Talia Hibbert’s Brown sisters books are my favorite contemporary romance series. Get a Life, Chloe Brown is the first and my favorite book of the series, because a difficult cat plays a prominent role, but Dani is my favorite human character in the series.
She’s a graduate student and instructor in feminist literature who desperately wants to become a tenured professor as soon as possible. She’s also (and I can only imagine how many “forced diversity” reviews Hibbert gets for this) a fat, bisexual, probably autistic, Black witch (as in the religion). Although Dani has some deep-seated romantic insecurities stemming from a bad breakup, she’s confident in her intelligence, her sex appeal, and her fundamental worth in a way that feels really refreshing and cozy to read.
I do have some qualms about the way Dani’s bisexuality is portrayed, but not because it’s unrealistic. Her love interest initially believes she’s a lesbian because “she talked about banging Janelle Monáe kind of a lot,” and … uh, yep.
It’s also important to note that Talia Hibbert is a queer woman, and even though Dani’s romantic journey includes some bisexual stereotypes, the way Hibbert writes it is nuanced and compassionate. Not quite as nuanced as I’d like, maybe, but I think most bisexual readers will be satisfied.
Bi Books on My TBR
Okay, listen. Listen! I know that’s a short list and they’re all women, but I tried to come up with not-women bi characters, and everyone I could think of got buried or otherwise punished for their sexuality. Or they’re Jesper, and I already have one Leigh Bardugo character on my list.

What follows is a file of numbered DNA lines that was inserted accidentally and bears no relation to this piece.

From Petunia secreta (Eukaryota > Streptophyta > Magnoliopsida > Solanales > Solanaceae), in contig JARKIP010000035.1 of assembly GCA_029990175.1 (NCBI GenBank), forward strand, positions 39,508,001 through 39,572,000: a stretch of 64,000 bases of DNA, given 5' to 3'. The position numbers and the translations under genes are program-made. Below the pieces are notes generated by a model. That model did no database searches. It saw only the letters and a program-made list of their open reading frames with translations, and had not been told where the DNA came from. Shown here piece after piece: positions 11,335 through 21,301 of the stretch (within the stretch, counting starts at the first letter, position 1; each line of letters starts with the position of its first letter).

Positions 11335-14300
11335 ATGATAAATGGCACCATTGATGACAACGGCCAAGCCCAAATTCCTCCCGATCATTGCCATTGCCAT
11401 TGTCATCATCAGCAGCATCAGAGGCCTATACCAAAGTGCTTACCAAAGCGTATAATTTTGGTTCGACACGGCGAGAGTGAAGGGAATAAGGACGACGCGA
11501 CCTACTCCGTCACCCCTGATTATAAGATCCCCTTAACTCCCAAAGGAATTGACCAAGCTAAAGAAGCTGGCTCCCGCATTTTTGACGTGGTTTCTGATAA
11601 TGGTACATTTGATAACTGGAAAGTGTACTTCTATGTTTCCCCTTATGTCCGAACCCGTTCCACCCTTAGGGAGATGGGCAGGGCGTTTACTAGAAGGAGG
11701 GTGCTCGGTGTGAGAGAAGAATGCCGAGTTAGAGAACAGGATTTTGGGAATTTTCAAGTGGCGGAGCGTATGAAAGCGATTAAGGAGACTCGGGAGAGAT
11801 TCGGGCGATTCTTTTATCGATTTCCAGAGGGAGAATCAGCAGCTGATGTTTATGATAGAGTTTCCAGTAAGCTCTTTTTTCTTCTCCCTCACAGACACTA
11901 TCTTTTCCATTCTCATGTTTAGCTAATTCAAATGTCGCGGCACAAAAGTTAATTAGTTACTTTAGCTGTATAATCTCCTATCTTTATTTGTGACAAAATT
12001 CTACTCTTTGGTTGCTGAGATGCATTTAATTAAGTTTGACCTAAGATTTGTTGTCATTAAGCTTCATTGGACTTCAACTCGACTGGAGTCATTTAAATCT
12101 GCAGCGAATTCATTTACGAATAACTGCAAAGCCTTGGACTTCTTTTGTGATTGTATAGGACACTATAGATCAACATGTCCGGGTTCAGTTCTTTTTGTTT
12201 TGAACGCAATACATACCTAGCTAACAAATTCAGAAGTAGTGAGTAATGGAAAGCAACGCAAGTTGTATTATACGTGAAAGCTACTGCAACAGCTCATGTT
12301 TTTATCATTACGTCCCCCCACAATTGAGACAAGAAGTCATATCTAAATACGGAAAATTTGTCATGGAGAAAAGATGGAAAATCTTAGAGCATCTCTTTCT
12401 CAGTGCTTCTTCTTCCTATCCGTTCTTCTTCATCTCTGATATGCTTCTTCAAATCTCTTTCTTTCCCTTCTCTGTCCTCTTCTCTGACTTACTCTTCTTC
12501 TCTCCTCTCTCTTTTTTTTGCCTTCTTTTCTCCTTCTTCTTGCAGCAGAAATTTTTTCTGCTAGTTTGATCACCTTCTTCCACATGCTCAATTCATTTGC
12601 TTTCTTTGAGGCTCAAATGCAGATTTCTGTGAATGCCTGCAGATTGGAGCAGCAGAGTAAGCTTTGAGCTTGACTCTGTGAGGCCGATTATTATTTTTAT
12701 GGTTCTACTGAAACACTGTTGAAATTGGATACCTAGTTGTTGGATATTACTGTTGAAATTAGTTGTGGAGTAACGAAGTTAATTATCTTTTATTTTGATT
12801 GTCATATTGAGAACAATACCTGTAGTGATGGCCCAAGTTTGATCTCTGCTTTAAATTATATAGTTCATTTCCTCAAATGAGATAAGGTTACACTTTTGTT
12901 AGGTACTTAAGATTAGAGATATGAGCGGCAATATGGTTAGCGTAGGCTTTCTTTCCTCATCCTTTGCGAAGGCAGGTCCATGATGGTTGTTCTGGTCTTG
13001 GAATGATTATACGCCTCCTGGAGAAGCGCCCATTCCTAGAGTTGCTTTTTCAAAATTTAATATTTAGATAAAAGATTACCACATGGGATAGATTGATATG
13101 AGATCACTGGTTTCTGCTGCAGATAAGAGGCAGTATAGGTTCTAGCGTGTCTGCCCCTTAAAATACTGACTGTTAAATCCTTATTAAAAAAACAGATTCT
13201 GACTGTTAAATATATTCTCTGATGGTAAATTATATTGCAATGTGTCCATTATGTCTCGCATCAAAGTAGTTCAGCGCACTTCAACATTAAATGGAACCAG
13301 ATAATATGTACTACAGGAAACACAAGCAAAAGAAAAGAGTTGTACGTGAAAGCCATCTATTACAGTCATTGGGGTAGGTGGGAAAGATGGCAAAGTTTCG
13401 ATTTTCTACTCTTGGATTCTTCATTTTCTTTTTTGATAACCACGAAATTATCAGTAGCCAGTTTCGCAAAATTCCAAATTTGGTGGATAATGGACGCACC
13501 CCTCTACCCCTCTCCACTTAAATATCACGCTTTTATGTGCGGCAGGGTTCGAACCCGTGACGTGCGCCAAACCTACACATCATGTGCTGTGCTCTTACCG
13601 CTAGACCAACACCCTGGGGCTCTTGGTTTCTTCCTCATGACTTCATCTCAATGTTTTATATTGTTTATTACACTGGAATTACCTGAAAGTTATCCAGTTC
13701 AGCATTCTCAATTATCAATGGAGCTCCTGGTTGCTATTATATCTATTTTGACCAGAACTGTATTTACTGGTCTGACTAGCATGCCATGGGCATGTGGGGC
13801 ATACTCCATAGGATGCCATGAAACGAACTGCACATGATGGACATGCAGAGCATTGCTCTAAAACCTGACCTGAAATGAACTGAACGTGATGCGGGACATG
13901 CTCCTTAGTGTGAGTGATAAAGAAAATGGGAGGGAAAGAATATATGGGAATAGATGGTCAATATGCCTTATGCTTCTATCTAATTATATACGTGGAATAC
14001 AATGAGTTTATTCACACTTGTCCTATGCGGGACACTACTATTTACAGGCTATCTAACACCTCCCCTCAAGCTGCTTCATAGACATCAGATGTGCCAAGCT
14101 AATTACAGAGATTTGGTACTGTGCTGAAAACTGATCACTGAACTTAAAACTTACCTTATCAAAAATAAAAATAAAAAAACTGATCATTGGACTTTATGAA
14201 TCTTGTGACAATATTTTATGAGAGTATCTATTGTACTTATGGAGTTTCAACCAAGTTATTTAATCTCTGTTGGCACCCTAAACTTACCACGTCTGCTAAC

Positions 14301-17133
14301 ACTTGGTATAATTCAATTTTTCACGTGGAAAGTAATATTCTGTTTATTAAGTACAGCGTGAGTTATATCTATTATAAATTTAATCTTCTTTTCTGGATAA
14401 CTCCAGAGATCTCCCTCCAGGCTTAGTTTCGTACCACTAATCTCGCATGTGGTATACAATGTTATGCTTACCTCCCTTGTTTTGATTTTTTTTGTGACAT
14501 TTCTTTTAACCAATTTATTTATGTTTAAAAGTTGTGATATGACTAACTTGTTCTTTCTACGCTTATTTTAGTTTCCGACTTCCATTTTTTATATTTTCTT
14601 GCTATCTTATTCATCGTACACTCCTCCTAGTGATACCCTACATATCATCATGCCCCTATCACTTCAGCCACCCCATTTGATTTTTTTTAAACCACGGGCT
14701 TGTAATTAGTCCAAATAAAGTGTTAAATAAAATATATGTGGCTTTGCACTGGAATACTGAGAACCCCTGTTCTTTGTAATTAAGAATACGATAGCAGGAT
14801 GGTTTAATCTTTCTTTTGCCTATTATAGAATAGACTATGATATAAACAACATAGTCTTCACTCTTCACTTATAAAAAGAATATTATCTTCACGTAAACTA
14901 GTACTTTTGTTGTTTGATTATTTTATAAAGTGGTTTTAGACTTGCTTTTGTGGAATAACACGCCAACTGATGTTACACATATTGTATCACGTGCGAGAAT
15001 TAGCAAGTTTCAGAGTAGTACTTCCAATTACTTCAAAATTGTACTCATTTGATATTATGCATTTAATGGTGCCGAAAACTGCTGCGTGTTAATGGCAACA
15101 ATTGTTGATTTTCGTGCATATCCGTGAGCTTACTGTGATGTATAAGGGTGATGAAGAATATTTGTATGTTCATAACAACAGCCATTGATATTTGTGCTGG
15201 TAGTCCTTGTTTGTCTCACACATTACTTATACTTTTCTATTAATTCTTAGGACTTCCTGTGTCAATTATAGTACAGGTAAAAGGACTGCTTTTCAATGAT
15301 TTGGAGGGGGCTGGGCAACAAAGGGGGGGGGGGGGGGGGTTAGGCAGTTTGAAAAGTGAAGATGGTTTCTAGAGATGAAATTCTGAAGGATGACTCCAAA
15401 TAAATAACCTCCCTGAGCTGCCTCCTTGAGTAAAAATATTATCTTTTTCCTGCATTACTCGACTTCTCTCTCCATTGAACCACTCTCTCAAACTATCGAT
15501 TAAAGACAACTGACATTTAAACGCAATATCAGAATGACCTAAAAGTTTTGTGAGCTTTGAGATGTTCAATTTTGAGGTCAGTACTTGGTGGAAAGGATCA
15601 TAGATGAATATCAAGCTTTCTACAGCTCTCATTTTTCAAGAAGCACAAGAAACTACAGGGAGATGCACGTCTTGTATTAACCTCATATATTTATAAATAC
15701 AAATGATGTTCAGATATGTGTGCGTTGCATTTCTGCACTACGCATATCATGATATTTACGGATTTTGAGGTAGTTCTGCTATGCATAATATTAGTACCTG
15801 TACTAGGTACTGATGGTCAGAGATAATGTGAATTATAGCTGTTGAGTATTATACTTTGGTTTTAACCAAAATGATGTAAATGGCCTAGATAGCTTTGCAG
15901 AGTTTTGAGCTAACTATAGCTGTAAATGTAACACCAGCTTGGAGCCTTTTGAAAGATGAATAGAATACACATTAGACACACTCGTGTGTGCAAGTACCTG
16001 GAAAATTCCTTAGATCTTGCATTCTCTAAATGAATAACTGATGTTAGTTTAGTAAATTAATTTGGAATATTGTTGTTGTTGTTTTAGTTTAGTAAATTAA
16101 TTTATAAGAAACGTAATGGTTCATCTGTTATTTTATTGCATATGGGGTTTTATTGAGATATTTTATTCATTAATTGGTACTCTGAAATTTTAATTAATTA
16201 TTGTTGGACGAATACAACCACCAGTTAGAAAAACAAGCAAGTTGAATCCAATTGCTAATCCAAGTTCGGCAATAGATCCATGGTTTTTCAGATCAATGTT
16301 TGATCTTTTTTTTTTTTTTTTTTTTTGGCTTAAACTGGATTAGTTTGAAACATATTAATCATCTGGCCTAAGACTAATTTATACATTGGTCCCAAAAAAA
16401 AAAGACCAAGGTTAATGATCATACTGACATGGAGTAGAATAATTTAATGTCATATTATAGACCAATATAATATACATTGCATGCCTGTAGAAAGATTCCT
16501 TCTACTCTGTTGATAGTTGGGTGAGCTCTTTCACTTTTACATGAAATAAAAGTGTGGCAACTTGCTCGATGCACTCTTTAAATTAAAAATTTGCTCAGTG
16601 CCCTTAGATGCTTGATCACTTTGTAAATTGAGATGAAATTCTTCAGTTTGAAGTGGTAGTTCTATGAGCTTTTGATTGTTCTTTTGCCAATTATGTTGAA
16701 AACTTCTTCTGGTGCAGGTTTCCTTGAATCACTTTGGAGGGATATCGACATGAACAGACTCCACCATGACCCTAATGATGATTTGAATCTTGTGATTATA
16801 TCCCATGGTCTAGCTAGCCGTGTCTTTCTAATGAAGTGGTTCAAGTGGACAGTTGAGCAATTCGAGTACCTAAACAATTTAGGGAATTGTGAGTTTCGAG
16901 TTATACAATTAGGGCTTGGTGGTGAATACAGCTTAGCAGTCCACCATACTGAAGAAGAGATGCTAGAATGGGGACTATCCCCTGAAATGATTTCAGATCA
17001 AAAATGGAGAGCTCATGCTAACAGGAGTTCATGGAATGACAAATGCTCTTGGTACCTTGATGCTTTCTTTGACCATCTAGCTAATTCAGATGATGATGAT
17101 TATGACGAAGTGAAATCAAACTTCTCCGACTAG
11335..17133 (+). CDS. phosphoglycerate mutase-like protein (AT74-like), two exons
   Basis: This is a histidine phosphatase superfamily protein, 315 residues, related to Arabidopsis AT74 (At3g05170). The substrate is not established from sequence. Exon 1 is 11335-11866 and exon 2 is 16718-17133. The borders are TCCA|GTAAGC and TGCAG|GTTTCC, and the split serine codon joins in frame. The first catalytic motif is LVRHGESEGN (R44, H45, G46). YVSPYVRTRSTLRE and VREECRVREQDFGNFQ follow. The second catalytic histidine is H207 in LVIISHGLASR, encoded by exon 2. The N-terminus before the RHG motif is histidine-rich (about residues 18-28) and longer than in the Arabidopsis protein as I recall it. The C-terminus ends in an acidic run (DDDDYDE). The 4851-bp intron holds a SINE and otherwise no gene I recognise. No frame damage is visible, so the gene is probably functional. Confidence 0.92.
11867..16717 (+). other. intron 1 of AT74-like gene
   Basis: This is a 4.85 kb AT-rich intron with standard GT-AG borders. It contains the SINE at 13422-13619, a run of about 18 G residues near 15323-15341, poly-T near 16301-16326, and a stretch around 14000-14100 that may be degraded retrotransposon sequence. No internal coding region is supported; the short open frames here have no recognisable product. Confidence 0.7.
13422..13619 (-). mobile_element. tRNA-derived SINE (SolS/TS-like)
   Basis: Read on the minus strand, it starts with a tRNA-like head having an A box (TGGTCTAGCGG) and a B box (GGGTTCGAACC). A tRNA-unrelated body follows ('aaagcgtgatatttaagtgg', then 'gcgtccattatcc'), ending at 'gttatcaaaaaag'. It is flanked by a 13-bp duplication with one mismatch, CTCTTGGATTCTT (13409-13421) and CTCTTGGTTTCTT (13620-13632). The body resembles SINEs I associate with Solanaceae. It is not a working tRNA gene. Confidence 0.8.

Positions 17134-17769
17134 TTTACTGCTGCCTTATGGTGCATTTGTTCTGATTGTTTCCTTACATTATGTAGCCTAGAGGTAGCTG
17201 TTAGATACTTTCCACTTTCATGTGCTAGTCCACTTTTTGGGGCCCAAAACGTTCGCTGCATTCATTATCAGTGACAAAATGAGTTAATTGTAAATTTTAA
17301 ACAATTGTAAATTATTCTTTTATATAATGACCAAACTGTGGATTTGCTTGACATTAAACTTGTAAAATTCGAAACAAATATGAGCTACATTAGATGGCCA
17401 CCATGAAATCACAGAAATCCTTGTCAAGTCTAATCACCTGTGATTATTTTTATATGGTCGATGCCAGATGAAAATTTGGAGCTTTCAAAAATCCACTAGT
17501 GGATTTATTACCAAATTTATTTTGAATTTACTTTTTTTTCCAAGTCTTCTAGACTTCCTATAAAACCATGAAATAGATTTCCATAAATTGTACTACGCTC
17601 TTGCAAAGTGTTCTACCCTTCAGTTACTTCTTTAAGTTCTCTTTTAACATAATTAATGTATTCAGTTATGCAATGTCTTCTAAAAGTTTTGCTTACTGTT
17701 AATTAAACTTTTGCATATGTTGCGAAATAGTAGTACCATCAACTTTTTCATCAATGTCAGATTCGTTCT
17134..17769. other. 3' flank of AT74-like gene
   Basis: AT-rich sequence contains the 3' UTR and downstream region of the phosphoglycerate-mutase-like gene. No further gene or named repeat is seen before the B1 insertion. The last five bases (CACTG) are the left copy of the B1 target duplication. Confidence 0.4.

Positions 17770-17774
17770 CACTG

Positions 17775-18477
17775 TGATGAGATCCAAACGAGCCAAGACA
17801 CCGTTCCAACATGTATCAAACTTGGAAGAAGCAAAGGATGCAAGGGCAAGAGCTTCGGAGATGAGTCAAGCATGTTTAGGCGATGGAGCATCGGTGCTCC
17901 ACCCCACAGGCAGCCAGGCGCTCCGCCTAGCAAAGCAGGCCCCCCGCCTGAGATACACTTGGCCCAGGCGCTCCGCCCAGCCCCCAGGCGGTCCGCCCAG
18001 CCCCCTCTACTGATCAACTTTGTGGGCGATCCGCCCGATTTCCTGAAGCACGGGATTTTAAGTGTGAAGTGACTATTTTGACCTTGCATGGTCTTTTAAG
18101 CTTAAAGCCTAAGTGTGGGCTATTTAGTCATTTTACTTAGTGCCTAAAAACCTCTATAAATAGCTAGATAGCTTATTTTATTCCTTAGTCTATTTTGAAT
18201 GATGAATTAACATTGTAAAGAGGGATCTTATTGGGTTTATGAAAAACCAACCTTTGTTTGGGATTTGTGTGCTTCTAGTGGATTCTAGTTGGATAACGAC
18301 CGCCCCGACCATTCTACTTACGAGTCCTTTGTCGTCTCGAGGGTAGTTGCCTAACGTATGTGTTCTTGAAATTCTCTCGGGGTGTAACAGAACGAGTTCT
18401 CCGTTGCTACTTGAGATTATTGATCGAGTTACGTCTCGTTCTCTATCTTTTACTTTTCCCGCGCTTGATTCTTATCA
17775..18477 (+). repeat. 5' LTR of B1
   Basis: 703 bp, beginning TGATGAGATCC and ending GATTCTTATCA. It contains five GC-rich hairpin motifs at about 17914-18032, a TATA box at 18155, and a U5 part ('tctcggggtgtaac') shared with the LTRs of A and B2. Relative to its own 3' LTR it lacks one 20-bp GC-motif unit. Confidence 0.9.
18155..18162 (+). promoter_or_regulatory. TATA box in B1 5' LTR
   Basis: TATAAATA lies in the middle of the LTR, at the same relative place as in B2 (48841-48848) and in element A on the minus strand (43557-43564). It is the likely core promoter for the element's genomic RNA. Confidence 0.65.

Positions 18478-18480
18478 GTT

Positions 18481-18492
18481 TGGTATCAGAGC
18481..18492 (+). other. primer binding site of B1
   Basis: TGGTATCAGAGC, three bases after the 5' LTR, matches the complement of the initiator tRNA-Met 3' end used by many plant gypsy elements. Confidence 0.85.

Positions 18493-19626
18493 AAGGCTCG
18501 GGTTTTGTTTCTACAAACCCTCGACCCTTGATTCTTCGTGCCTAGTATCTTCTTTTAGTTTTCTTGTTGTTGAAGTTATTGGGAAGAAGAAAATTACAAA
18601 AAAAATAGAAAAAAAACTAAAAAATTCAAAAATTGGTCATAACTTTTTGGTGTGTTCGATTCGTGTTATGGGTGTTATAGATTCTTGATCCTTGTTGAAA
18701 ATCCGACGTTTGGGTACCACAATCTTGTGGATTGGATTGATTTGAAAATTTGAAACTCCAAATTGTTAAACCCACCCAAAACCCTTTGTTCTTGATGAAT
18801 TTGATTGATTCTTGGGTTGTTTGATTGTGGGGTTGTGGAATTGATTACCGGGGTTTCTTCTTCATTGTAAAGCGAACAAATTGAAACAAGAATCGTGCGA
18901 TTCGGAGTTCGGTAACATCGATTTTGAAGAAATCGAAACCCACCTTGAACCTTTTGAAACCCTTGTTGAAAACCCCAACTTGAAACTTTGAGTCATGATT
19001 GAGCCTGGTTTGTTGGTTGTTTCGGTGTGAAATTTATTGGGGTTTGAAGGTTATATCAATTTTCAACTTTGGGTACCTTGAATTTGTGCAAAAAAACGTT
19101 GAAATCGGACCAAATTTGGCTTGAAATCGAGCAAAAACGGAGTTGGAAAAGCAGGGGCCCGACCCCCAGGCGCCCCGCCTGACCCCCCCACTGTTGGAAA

Here, let me make it up to you. Here are eight bi books I plan to read … eventually:
A Blade So Black by L. L. McKinney (Goodreads)
- YA urban fantasy
- Alice in Wonderland retelling featuring a cosplaying bi Black Alice who fights nightmares
- McKinney also has a sapphic Jane Eyre retelling (!!!) called Escaping Mr. Rochester (!!!!!!) coming in 2022
One Ghosted, Twice Shy by Alyssa Cole (Goodreads)
- Contemporary romance novella
- Second-chance romance between two Black women, one of whom is the assistant to the prince of a fictional Wakanda-inspired country
- The audiobook of A Princess in Theory, which precedes Once Ghosted, Twice Shy, has the best accents but also the sex scenes did almost kill me with their tonal dissonance
Seven Tears at High Tide by C. B. Lee (Goodreads)
- YA fantasy
- Bi Asian-American boy rescues a selkie boy on the Pacific coast
- Rainbow Award Nominee for Bisexual Fantasy and Fantasy Romance (3rd place)
Girl, Serpent, Thorn by Melissa Bashardoust (Goodreads)
- YA fantasy
- Sapphic Persian-inspired Sleeping Beauty retelling featuring an Elsa-like princess whose touch is poisonous
- I’ve seen it shelved as “creepy plants,” and I don’t know what that means yet but I’m excited
The Lady’s Guide to Celestial Mechanics by Olivia Waite (Goodreads)
- Historical romance
- Widow recruits aspiring astronomer to fulfill her husband’s legacy
- I recently decided not to gift this to a friend because it’s long and reportedly a slow burn, but sometimes you just want to luxuriate
Let’s Call it a Doomsday by Katie Henry (Goodreads)
- YA contemporary
- “Ellis is scared about the end of the world; Hannah knows when it’s going to happen”
- With an anxious LDS bi-questioning protag, probably more of a post-quarantine read
Knit One, Girl Two by Shira Glassman (Goodreads)
- Contemporary novella
- Small-batch yarn dyer falls for wildlife painter
- Supposed to be very fluffy and cute and Jewish
Who are your favorite bisexual characters?
Have you read any of the books on my TBR? Let me know your thoughts in the comments.